In honor of today being September 13th, I’m going to give you 13 things/themes that thousands of students have told us over the past year as it relates to the college recruitment process. I encourage you to share this information with your fellow counselors and others on your campus:

  1. The majority of prospects still only “seriously consider” two or three colleges.
  2. Most colleges and universities have gaps in their communication plans and students notice. They want more consistent communication specifically between the time they deposit/commit to when they arrive on campus. I would add that conversation should shift from why they should want to pick your school to why they’ve made such a great decision and what they should expect to see when they arrive on campus.
  3. Too many schools exaggerate or “lie” (yes students believe colleges “lie”) when they initially discuss things like cost and the overall “student experience” on their campus.
  4. “More texting, less phone calls.” When asked if they agree or disagree with this statement when it comes to college admissions counselors communicating with prospective students, here are some quotes that contain common themes:

“I think that texting can be useful for students when they are busy. Most seniors in high school are trying to figure out college apps, trying to finish schoolwork, and most likely running around to all the other things they do. Texts can be a much easier way to quickly get a message across. However, I think texting only goes so far. It’s great for scheduling phone calls and such, but having conversations about the school and whatever should be done on the phone. The conversation will flow easier and the prospective student will be able to ask questions as they come to mind.”

“I think phone calls are more important because it is much easier to ask questions however, I think if asked we would say text more often because this way we do not have to respond or feel dumb. Most of us are afraid of the phone call but it does force more communication something that is important in this process even if we do not know we need it.”

“Depends on what the student is comfortable with. Some kids HATE talking on the phone and are much more comfortable talking over text. However, sometimes it can be unclear and it is definitely not as personal. I think it depends entirely on the student.”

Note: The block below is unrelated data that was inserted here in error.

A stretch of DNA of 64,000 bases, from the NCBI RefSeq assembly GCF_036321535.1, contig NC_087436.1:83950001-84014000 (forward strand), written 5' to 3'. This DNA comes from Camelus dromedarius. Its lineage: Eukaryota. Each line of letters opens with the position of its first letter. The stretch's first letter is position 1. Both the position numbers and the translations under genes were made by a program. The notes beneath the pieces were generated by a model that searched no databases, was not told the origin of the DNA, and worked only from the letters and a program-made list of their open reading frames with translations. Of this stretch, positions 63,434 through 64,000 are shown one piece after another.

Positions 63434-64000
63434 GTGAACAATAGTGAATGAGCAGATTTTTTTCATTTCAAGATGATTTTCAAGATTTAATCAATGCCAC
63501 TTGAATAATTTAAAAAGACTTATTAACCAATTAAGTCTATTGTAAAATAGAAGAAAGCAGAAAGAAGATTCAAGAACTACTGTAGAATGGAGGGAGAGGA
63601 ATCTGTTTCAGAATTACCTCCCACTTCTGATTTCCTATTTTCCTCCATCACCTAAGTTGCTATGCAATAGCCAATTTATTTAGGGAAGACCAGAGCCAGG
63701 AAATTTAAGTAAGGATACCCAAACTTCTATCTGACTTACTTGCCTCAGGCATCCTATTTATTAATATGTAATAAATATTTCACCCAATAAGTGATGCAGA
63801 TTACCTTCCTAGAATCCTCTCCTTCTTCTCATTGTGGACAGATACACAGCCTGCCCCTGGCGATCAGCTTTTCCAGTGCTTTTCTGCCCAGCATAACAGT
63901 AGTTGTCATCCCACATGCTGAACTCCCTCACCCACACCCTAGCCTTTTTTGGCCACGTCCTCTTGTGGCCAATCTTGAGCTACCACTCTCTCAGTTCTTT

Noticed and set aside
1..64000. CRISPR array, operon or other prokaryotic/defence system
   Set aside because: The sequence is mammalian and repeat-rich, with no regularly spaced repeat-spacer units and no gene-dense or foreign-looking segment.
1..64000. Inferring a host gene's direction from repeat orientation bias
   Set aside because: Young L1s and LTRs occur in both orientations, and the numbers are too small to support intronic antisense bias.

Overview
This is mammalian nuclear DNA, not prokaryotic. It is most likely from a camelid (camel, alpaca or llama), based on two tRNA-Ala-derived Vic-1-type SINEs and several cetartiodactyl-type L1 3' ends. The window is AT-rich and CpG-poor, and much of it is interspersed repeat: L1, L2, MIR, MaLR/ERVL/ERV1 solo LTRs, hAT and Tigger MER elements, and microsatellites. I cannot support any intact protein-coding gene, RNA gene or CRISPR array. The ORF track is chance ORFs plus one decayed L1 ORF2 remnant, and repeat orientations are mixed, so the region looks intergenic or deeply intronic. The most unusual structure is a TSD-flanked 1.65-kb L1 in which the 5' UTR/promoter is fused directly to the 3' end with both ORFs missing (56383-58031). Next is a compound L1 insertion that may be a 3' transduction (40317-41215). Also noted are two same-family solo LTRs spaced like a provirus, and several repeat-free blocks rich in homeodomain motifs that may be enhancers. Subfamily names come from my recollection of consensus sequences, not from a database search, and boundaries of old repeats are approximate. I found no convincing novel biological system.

“Disagree. Phone calls show u are willing to take time for me as a student and not shoot me an automated txt.”

“I disagree with this statement — phone calls seem more personable, and you can understand the tone of the other person’s voice, rather than just guessing VIA text message. Plus, text messages seem so informal.”

“No, because it is hard to communicate certain things by text message. Things may get lost in translation and you have to wait periods of time before getting a response.”

  1. When given the choices of Facebook, Twitter, Instagram and Snapchat, students consistently told us that the best social media platform for admissions counselors to use if they want to connect with this next class of prospects is Facebook.
  2. Be up on pop culture, but if you don’t know about people like DJ Khaled, don’t pretend to.
  3. Out of a list of fifteen, the top two factors that were “very important” in terms of how they influenced a student to choose that school over other colleges were the “feel” of the campus,” and “perception of the college as a whole”. The “feel” of the campus was also number one a year ago. “More affordable than some other schools”, which was number two a year ago, has dropped down the list to number five.
  4. During campus walking tours, colleges still spend way too much time talking about the history of the school and various buildings. In that same list of fifteen factors that students use to make a final decision “the history of the school” ranks second to last.
  5. Overall colleges are doing a better job of explaining the financial aid process…BUT only 51.7% of students believe colleges are doing an “awesome” job of it. Instead it’s “okay”, “poor” or “very poor”. Would your school’s President be happy with 51.7%?
  6. Colleges don’t utilize their current students nearly enough during the student recruitment process. Your prospects would love to connect more with them on an individual basis versus you communicating something they said secondhand.
  7. Personal, handwritten notes make a huge positive impression on your prospects…who value the time you commit to doing so versus posting on social media or sending an email. And if you’re wondering when a good time is for such a note, how about right after you talk to them on the phone for the first time or in the first couple of days after the campus visit.
  8. If your school doesn’t communicate with parents consistently throughout the recruitment process (especially during on-campus events), you’re making it twice as hard to get that prospect to deposit to your school. Not impossible, just much harder.
  9. It’s not about your wants and your needs as a counselor. It’s about their wants and their needs from start to finish.

How can I help you grow and win? Seriously, I want to know. Email me and tell me please.